Phantasm is a Terror Beyond Imagination
Phantasm, directed by Don Coscarelli, is a science fiction horror film from 1979 that revolves around two brothers and the mystery surrounding a figure known only as the Tall Man. Set sometime after their parents’ deaths, the 13-year-old Mike is being raised alone by his older brother Jody. After the burial of a friend, Mike spots the Tall Man lifting the 500 LB casket into a hearse by himself, stealing the body from its grave. When Jody doesn’t believe him, Mike breaks into the funeral home in the dead of night to discover the truth for himself. What he finds there is something entirely beyond the imagination. The Tall Man is stealing corpses to convert them into dwarfish slaves! When Mike brings his brother proof of the strange conspiracy, they put their lives at risk trying to put an end to the Tall Man’s scheme.
The whole film is a bit bizarre, but I believe that was Coscarelli’s point. I will warn you now this article contains spoilers. Feel free to skip to the last paragraph for my final rating if you don’t want any. You find out at the film’s end that it was all in Mike’s dream. Or not. It’s left ambiguous. The need to stop the Tall Man pushes the film forward, but the resolution may leave something to be desired. We are given no formal explanation of what the Tall Man is, but there are indications that he could be extra-terrestrial. The Tall Man uses flying orbs that latch onto victim’s faces and then proceeds to drill into their skulls and shoot their brains out. These spheres are never explained either, but perhaps they don’t need to be. They make for an exciting and unique feature that stands out from all other horror films. Aside from the too ambiguous ending, I wasn’t upset at the lack of explanation. I thought it was okay that we were left as clueless to the menace as the characters were. That being said, there needed to be a better setup for the ending.
There is a problem with consistency concerning two plot points that are presented to be important. The first is Mike’s fear that Jody will move away without him. He is apprehensive about this, and it is set up as if it could be a source of tension between the brothers, but it is never brought up again after it’s first discussed. The second point is Mike’s fear in general. He goes to a fortune-teller to ask about his brother leaving and is reassured that Jody won’t leave without him, which I guess was supposed to resolve that issue, but it made it seem redundant. He is then made to put his hand in a box that causes him pain. The only way to subside this pain is to let go of his fear. This lesson comes up again later when Mike is running from the Tall Man. He is faced with various obstacles that seem to fade if he lets go of his fear. This begs the question, do the Tall Man’s powers only work if his victims are afraid of him, and if so, this leaves more unanswered questions as to what he is that makes it hard to follow the story if you don’t already know the surprise ending.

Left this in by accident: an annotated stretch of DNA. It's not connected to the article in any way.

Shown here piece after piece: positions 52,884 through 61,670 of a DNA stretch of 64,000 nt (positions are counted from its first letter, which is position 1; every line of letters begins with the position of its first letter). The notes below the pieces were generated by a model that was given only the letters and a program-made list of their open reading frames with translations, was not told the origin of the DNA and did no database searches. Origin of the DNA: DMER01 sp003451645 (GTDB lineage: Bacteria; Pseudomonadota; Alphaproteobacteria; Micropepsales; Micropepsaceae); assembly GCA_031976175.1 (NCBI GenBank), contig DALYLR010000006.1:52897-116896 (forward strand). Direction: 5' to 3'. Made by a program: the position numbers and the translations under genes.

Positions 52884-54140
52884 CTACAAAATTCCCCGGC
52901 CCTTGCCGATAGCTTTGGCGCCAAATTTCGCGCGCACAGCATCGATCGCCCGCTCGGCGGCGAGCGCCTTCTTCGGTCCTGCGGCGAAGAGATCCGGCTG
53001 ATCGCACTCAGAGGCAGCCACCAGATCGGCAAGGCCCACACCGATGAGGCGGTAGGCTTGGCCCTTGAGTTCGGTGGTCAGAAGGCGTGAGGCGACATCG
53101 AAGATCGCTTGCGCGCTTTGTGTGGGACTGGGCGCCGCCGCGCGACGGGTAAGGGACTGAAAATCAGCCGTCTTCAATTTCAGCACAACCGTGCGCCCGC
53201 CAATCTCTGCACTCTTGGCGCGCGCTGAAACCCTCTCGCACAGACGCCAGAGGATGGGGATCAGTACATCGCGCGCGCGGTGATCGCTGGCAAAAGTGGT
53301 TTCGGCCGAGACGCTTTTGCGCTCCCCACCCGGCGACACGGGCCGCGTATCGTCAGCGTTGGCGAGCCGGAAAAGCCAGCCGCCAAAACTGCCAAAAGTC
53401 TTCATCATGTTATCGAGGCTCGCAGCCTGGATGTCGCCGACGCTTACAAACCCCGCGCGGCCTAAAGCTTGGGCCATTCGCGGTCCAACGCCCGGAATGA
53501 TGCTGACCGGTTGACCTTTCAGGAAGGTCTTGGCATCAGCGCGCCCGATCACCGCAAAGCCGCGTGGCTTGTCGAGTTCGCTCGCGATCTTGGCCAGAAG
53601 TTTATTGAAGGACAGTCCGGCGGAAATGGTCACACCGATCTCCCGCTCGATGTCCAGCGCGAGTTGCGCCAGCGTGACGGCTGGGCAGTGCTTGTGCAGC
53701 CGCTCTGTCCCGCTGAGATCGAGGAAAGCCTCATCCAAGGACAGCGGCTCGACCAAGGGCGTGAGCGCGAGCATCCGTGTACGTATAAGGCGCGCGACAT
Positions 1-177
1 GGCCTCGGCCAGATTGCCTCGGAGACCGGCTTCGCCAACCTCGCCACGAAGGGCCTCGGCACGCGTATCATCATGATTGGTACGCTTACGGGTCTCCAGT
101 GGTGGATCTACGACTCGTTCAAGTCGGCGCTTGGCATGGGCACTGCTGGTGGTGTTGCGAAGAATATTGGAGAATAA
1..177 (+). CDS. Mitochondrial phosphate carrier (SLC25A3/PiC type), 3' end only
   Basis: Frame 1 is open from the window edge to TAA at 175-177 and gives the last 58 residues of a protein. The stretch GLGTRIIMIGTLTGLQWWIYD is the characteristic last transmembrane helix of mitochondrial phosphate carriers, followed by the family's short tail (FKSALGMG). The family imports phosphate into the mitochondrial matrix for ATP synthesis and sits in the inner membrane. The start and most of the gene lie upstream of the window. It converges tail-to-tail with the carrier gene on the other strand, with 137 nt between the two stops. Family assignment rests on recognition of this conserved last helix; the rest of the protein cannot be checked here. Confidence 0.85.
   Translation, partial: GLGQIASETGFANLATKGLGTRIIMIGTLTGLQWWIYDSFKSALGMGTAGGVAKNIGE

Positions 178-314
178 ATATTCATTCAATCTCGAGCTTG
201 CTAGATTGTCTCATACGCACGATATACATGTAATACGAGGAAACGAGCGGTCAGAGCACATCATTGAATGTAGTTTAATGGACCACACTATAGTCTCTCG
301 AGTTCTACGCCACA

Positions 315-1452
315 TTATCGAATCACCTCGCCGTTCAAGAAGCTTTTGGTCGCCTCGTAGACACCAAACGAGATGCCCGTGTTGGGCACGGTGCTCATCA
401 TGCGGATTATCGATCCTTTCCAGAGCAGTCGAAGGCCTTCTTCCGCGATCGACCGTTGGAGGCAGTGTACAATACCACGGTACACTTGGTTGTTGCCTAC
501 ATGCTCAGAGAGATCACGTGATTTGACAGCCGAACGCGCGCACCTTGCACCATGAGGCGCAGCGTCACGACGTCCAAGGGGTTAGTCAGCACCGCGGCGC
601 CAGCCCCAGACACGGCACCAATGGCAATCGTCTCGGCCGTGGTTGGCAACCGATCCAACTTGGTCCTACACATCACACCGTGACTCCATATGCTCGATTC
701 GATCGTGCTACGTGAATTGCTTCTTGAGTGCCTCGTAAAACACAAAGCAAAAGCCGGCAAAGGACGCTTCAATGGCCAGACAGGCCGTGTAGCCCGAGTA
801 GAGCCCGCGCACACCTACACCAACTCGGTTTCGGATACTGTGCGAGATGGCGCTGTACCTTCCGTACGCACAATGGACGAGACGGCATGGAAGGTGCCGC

The acting was fine. It was basic 80’s acting if that makes sense. My favorite character was Mike. He had a sort of charisma to him that you couldn’t help but like. There was an innocence to him that made you want him to succeed. In the brief moment where he was worried about his brother leaving him, he was easy to sympathize with. However, I don’t get the appeal of the Tall Man. I understand that some kids may find the creepy old men scary, but as a villain, I didn’t see anything that stood out from the more memorable villains from the ’80s. Perhaps his more memorable moments come in the sequels?
As far as scares go, I would give them a B. There was good jump scares throughout. The Tall Man’s full power seems to be on full display in the film’s climax, where he appears to be most menacing. Unfortunately, the mace fades as the scene progresses. He has a problem with popping up for a scare and not giving chase until the characters have already made a run for it. This film isn’t particularly gory. The bloodiest scene is when the flying orb shoots blood everywhere. That is only one kill, though, and I thought the spheres could have been used more effectively than they were. The rest of the kills are stabbings that mainly occur off frame, and when you see the aftermath, it looks too much like the actors got sprayed from ketchup bottles. An eerie atmosphere was attempted, but it didn’t make me feel any sort of way. It worked well with the film, but I never felt a sense of unease that was being attempted.
Overall, I would give this film a 3 ¾ out of 5. I don’t understand why it is a classic. It has all the makings to be a solid film, but there was just too much missing for me to give it a higher rating. However, that isn’t to say it’s terrible. I won’t say you should skip this watch, but if you can’t find it free on your streaming services, I wouldn’t bother paying the $3 rental fee on YouTube.
Phantasm (1979) Official Trailer